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The Magazine of The Evangelical Lutheran Church in America

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Two museums, two worlds

A visit reveals opposing views of Earth's beginnings

Editor’s note: This article offers Jennings’ observations from his recent tour of the museums. Professor of religion, emeritus, at Muhlenberg College, Allentown, Pa., he is the author of Storms Over Genesis: Biblical Battleground in America’s Wars of Religion (Fortress Press, 2007).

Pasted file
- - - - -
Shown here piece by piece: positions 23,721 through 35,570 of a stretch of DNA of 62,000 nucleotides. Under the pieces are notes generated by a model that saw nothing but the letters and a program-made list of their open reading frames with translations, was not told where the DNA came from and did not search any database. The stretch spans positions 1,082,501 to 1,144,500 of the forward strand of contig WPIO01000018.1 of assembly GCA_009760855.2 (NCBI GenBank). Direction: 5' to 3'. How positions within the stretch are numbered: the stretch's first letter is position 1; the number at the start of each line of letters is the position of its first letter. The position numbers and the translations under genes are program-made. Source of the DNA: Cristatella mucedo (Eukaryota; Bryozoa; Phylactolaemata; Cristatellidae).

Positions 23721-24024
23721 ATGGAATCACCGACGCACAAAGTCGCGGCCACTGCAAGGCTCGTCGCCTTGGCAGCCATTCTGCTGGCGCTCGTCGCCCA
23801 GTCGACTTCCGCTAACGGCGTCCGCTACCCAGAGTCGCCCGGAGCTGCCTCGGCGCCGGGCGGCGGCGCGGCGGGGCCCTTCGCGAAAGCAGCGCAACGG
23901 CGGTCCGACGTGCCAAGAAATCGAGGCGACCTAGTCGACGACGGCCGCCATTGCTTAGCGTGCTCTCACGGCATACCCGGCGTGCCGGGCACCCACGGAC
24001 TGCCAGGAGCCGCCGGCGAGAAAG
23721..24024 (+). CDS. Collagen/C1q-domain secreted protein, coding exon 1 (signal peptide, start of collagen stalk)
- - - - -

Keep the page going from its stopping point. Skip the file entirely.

An animatronic 40-foot-long sauropod
An animatronic 40-foot-long sauropod dinosaur overlooks the Creation Museum’s main hall.
In rural Kentucky, just south of Cincinnati, two museums beckon visitors like me who are intrigued with the origins of the Earth.

The Creation Museum, which opened in May 2007, is an impressive place — 70,000 square feet put together at a cost of $27 million with private funding. Young-earth creationist in focus, its brochure says it offers “a walk through the history of the Bible” through 160 exhibits. Two dates often are displayed: 4,004 B.C., creation; and 2,348 B.C., the great flood that produced the fossils.

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